I loved the environment. It felt like when I walked in, there was just like an understanding among everyone that this is a teaching hospital – it seemed like everyone just got the memo. They were committed to taking the time to teach any learners and they made sure to be welcoming and open to questions. I never felt like I was really annoying someone by asking a question even when things were hectic and people were stressed out, and that was great for me.
Having Dr. Jiang to contact when I was working remotely was definitely helpful. He's been a great mentor and is very open to me calling him at any time with questions. I could tell he was motivated to make sure that I felt welcomed and knew what I was doing. Even though I was working on the pellet study remotely, it definitely didn't feel like I was all by myself in my apartment, which was really nice.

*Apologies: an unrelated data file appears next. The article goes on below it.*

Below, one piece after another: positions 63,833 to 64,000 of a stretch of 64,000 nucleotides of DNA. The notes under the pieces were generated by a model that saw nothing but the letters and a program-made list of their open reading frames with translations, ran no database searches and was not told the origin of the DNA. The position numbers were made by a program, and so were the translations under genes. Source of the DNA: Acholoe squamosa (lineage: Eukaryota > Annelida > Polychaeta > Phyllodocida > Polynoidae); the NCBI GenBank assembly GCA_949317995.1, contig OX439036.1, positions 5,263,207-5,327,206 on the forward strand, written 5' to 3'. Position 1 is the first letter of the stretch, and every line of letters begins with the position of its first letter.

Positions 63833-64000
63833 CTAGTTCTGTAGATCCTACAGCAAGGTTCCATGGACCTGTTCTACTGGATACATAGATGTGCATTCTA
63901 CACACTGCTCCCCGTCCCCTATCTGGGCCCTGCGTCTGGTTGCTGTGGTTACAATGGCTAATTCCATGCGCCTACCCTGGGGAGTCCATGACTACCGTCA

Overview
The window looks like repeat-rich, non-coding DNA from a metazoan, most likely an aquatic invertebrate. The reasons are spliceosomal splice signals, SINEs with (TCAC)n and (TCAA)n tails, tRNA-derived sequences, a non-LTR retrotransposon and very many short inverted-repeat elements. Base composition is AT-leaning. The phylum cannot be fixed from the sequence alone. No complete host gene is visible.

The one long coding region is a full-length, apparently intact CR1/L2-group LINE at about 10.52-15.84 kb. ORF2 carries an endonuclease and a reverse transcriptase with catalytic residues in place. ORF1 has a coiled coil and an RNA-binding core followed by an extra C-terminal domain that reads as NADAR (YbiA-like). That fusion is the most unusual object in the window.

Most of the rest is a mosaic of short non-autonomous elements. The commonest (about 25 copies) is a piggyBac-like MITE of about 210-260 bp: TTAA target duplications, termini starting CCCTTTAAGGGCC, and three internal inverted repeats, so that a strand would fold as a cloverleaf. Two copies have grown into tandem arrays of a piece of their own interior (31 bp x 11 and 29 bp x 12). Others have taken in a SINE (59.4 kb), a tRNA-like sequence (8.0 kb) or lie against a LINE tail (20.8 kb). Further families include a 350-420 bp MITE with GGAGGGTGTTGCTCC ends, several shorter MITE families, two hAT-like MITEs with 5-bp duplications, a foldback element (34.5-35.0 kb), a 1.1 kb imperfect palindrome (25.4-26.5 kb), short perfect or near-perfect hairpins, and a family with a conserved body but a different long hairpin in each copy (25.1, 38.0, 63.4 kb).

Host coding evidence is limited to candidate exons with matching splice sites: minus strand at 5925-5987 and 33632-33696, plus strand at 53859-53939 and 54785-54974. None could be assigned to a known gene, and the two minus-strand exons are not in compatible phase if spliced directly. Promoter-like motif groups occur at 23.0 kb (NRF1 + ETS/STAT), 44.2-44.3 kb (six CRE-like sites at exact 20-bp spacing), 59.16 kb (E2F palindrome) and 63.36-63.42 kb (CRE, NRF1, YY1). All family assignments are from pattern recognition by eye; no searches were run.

How do you think some of the things you learned this summer are going to come into play as you get back to classes?
I think that it'll be really helpful this year, especially in the reproductive unit, because I feel like I did the work backwards in terms of learning about that. This summer, I was basically exposed to what a third-year MD student would have on an OB/GYN rotation, except that I wasn't able to do anything but observe. I've seen the clinical side of it now, and I hope it'll help me think through things and organize information better during the OB/GYN unit. I've at least learned the abbreviations that people use and the terminology.
What other organizations, extracurriculars, research or community service experiences have you been involved in at the College of Medicine? How have they impacted your experience here?